Political marketing : an Irish investigation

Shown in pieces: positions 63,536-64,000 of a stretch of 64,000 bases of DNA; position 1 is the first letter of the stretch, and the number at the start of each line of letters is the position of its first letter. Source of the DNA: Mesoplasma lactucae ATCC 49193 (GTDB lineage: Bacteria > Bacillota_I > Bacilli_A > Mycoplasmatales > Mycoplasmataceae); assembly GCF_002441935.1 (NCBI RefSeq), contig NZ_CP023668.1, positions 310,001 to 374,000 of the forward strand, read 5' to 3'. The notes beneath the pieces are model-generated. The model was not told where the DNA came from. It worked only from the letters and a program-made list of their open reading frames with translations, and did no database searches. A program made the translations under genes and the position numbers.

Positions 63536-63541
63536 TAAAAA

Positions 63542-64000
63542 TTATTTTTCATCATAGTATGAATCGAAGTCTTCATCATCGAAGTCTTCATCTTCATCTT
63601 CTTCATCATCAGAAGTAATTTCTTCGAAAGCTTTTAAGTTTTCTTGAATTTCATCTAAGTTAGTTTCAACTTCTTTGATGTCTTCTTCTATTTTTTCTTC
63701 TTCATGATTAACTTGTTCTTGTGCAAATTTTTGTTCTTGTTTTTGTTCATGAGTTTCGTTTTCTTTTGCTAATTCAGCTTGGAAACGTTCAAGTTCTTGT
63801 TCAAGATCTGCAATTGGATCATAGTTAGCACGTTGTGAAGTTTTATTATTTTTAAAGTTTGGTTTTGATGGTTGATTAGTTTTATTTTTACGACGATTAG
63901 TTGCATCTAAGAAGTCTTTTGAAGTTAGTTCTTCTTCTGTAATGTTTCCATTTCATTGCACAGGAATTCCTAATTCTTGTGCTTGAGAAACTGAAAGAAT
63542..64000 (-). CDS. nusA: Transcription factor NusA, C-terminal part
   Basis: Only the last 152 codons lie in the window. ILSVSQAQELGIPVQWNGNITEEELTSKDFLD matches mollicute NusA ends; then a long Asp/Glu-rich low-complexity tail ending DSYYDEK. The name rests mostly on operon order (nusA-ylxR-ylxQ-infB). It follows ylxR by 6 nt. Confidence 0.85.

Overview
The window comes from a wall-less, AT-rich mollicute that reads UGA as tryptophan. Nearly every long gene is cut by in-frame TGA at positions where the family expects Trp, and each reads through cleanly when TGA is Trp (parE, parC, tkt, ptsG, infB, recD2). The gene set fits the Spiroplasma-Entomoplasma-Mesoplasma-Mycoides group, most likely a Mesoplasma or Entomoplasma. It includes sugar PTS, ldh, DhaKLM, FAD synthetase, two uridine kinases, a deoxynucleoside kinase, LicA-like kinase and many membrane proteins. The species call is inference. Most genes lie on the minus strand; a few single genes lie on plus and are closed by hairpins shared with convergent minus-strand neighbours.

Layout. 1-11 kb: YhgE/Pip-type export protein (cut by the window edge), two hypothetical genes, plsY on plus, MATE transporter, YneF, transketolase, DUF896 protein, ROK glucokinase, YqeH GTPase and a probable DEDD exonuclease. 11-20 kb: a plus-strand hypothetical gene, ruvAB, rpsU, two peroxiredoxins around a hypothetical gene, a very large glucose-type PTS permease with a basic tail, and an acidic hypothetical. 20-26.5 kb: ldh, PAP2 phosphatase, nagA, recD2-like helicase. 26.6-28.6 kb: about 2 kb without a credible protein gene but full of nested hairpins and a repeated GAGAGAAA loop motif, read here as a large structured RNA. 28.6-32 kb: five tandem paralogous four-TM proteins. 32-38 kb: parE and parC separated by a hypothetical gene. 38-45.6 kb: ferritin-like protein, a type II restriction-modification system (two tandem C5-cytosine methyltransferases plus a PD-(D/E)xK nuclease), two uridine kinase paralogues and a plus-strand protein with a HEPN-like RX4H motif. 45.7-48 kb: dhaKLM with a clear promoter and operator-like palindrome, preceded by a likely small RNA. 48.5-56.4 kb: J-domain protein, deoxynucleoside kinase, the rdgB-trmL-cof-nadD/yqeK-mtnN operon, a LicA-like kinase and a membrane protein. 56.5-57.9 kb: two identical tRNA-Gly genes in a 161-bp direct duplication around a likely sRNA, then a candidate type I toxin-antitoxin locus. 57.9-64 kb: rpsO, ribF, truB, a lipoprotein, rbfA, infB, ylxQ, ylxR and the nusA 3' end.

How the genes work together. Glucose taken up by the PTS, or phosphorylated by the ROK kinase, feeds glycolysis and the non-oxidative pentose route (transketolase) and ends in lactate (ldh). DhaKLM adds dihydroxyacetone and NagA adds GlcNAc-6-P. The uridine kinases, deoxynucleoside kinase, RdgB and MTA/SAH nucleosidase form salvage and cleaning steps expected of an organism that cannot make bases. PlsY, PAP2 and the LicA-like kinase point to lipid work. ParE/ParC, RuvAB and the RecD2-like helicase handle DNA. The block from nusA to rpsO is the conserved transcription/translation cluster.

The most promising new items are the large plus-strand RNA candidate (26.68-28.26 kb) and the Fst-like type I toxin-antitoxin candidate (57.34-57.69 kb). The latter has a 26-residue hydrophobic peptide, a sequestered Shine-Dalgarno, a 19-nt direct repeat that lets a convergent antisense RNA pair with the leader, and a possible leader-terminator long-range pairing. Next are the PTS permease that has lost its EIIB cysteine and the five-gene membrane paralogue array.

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The following document provides an investigation on political marketing. To facilitate this, a number o f areas in the parent domain o f marketing are first looked to, as they build the foundations for understanding the origins and evolution o f political marketing. In this particular study there is a concentration on the Irish political domain and while the secondary desk research incorporated a global experience o f the marketing typology the primary research is specific to Ireland. Marketing has received criticism for its validity in the political domain but it was clear in the study its strategic potential is continually being recognised. The internet was a major focus in the research as it was deemed to be pivotal in the marketplace by the researcher. The primary research took the form o f in depth interviews with key personnel o f the Irish political parties chosen for the study, namely the Green Party, Fianna Fail and Fine Gael. These interviews were recorded and analysed for the purpose o f the research. A number o f issues were highlighted through the interviews. While countries like America are moving toward a world o f political marketing consultants Irelands political scene is still predominantly made up o f volunteers and activists and many o f the parties are reliant on the expertise o f its members. While all parties made claim to having a marketing philosophy and mindset in place, others such as the Fianna Fail respondent were dismissive o f voters being involved at every level, which he believed a complete marketing philosophy to entail. The internet featured more in parties such as the Greens while Fine Gael were experimenting with what the internet had to offer, but Fianna Fail were critical o f the opportunities in this technology. The second part o f the primary research involved looking to the consumer side of politics. Within this a questionnaire was administered among three samples o f voters; one questionnaire was self administered on O Connell street Sligo, another was administered via email to an average internet user group and the third sample involved in the research were respondents to a link to the questionnaire which was placed on an Irish politics site. The three samples were strategically selected so there would be a holistic collection o f voter’s perceptions. Interestingly while not many respondents agreed they had already used the internet to contact a pojitician many agreed they would consider it in the future. While the secondary research had identified online news channels as the main source o f political information for internet 3 users, the research specific to Ireland highlighted that Irish users first choice were party political sites, then You Tube and finally news channels. As manipulation o f the media and how candidates are portrayed via this external media was a key feature in the marketplace, an opportunity was identified for Irish political party’s to reach their target market directly via their websites. As a result o f this the author composed the political marketing sphere (adopted from the political marketing triangle Kotler 1994) which illustrates the main marketing uses in Irish politics. The internet can be seen at the middle o f the diagram as an interactive, inter connective medium that creates an opportunity for Irish politics.
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